Violence and vendettas

The PPP, does not have the answer to Karachi’s political, ethnic and sectarian violence.


Editorial August 20, 2010

It’s déjà vu all over again. Just three weeks ago, the murder of MQM legislator Raza Haider sparked a spate of revenge killings that shut down Karachi for over three days and caused the deaths of almost a hundred people in its wake. The tension had barely dissipated when, on August 19, the ANP’s Sindh security in-charge Ubaidullah Yousafzai and his friend were shot dead. His murder led to violent protests throughout the city, with another dozen or so killed.  Three were killed as they bought fruit while one man was dragged out of a minibus and stabbed. What this latest burst of violence shows is that the parties who are in Sindh’s coalition government are either unable or unwilling to abide by the code of conduct they had recently signed. And it also shows that the senior partner in the coalition, the PPP, does not have the answer to Karachi’s political, ethnic and sectarian violence.

There is no guarantee that Yousafzai’s killers will ever be apprehended. Earlier, Interior Minister Rehman Malik had also claimed that sectarian and militant groups were trying to destabilise the city by igniting an ethnic war between the various communities that make up the country’s largest city. If that is true, though, the MQM and ANP need to show greater maturity and not lash out against each other – both physically and rhetorically – whenever one of their men is killed. Instead, they need to abide by the terms and spirit of the code of conduct and fight the extremist menace together. The killing of the ANP official should also be seen in conjunction with the possible influx of flood-affected people into the city from Khyber-Pakhtunkhwa. When IDPs from Swat tried fleeing to Karachi, they met with great resistance from those who don’t want the ethnic make-up of the city to be altered. Even if Yousafzai’s murder is not a warning shot to Pakhtuns coming into the city, it will surely be perceived as such.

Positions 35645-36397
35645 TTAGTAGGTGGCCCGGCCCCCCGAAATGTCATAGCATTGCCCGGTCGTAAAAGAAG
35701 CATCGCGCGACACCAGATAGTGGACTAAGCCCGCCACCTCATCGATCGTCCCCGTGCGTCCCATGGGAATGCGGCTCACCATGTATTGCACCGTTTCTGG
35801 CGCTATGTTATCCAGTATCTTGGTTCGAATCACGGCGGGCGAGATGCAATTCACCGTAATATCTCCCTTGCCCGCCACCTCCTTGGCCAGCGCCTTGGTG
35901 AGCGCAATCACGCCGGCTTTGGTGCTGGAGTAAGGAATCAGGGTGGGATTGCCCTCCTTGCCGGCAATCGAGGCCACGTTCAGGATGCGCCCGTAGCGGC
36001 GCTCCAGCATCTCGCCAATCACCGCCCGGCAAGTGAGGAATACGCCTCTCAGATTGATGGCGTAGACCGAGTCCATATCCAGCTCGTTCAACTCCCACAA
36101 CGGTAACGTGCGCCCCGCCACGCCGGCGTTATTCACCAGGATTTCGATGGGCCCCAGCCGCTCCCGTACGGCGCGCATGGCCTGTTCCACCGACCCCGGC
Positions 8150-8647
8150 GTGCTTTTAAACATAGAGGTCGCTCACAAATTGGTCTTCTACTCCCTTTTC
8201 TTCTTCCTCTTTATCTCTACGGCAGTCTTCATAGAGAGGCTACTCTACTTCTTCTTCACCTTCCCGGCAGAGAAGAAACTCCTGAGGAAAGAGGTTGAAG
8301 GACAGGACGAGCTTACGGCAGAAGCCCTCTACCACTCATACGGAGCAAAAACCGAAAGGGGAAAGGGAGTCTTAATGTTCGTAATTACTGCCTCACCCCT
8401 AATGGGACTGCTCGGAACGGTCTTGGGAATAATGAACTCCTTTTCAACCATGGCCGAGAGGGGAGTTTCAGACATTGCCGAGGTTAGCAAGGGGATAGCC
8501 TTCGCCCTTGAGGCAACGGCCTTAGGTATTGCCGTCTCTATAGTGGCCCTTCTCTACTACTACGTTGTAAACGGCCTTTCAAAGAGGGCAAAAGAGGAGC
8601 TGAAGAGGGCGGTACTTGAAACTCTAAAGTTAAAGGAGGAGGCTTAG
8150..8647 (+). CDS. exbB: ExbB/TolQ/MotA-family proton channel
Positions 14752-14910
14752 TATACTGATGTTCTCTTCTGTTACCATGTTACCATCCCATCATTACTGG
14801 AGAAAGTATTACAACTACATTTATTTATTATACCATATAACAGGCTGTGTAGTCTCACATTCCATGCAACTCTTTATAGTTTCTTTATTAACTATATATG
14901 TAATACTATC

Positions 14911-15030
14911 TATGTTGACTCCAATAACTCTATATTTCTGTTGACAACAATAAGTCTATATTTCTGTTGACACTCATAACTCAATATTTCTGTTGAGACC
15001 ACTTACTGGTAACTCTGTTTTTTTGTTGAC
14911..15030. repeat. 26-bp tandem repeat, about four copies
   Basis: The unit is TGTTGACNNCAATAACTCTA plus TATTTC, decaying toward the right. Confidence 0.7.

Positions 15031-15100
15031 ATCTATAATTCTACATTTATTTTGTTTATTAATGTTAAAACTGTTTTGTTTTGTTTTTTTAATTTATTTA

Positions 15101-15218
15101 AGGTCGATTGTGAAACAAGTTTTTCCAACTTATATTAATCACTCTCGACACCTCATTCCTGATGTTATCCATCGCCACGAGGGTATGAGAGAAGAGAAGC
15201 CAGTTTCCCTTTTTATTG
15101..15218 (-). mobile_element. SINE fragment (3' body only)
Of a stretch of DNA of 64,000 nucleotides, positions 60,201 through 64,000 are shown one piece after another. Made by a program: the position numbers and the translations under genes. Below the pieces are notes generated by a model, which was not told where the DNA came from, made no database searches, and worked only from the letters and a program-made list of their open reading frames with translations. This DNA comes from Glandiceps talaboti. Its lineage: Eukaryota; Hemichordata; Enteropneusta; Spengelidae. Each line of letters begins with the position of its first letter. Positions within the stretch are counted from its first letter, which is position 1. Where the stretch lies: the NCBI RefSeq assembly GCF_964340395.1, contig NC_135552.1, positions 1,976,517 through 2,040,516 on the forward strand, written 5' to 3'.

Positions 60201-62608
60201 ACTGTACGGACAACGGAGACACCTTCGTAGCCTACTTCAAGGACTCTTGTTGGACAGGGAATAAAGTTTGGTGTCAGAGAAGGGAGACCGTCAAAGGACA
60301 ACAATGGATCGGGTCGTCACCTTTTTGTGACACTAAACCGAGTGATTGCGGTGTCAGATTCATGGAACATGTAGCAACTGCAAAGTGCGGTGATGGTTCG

Published in The Express Tribune, August 21st, 2010.

COMMENTS (3)

tanweer | 11 years ago | Reply It’s déjà vu all over again. Just three weeks ago, the murder of MQM legislator Raza Haider sparked a spate of revenge killings that shut down Karachi for over three days and caused the deaths of almost a hundred people in its wakeThree were killed as they bought fruit wAnd it also shows that the senior partner in the coalition, the PPP, does not have the answer to Karachi’s political, ethnic and sectarian violencehile one man was dragged out of a minibus and stabbed. What The killing of the ANP official should also be seen in conjunction with the possible influx of flood-affected people into the city from Khyber-Pakhtunkhwa. When IDPs from Swat tried fleeing to Karachi, they met with great resistance from those who don’t want the ethnic make-up of the city to be altered. Even if Yousafzai’s murder is not a warning shot to Pakhtuns coming into the city, it will surely be perceived as such.
Sultan Ahmed. | 11 years ago | Reply There were many options on the table some of them adopted but remained fruitless now is the last,military action against those who are playing with life of innocent people. Hidden hand,hidden hand,is being said repeatedly but no one pointed to the hidden hand. You will see,military drag out the hidden hand which has swallowed precious personalities.
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